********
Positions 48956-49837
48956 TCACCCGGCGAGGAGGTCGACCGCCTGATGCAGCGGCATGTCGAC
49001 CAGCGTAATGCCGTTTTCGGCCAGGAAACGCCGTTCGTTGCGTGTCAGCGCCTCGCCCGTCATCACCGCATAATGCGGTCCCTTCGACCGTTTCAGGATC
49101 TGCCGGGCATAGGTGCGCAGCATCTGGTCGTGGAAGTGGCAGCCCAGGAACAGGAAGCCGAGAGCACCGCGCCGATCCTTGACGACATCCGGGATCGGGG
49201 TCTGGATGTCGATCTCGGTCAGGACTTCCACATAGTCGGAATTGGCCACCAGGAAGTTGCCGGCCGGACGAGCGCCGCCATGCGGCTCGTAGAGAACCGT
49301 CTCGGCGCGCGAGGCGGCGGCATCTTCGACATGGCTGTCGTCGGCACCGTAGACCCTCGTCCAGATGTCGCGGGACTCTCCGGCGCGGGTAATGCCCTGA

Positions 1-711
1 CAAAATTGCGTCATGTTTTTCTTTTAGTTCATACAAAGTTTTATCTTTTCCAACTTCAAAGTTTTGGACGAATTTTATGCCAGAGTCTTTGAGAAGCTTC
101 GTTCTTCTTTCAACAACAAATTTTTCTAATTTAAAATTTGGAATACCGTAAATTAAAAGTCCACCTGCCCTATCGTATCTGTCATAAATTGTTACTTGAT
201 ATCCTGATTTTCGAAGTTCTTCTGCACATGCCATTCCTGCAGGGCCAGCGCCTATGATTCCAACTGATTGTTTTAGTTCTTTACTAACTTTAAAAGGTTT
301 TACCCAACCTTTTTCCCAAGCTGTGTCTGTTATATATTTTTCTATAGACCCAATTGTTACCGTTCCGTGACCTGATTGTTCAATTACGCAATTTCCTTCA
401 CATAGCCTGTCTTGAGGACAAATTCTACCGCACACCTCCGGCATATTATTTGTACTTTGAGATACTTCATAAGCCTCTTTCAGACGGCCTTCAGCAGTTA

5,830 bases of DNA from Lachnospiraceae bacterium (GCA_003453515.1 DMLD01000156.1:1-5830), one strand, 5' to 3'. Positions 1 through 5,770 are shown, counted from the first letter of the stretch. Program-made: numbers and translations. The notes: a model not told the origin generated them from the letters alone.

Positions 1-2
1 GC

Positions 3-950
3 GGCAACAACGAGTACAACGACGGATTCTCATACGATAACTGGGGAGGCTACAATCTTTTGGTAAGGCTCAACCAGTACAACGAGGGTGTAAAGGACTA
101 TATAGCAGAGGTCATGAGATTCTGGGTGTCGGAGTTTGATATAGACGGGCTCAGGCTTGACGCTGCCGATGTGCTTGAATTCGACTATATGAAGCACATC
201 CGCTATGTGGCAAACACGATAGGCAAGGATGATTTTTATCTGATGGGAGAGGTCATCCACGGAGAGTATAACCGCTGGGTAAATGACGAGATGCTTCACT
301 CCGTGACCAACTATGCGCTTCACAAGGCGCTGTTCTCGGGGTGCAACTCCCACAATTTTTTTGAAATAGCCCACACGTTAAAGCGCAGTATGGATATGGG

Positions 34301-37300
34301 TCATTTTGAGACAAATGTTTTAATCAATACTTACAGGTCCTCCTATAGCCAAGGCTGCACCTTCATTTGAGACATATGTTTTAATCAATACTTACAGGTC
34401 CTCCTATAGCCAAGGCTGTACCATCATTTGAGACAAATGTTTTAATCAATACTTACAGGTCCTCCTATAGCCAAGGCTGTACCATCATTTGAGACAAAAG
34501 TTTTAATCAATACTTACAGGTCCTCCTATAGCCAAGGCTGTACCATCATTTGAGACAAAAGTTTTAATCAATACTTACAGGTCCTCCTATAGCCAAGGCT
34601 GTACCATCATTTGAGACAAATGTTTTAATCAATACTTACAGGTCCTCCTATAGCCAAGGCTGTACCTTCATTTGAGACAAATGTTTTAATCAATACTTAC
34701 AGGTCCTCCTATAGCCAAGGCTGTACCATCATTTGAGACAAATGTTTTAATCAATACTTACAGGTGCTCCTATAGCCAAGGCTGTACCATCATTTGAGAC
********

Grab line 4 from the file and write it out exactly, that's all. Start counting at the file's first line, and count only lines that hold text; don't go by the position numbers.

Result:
49101 TGCCGGGCATAGGTGCGCAGCATCTGGTCGTGGAAGTGGCAGCCCAGGAACAGGAAGCCGAGAGCACCGCGCCGATCCTTGACGACATCCGGGATCGGGG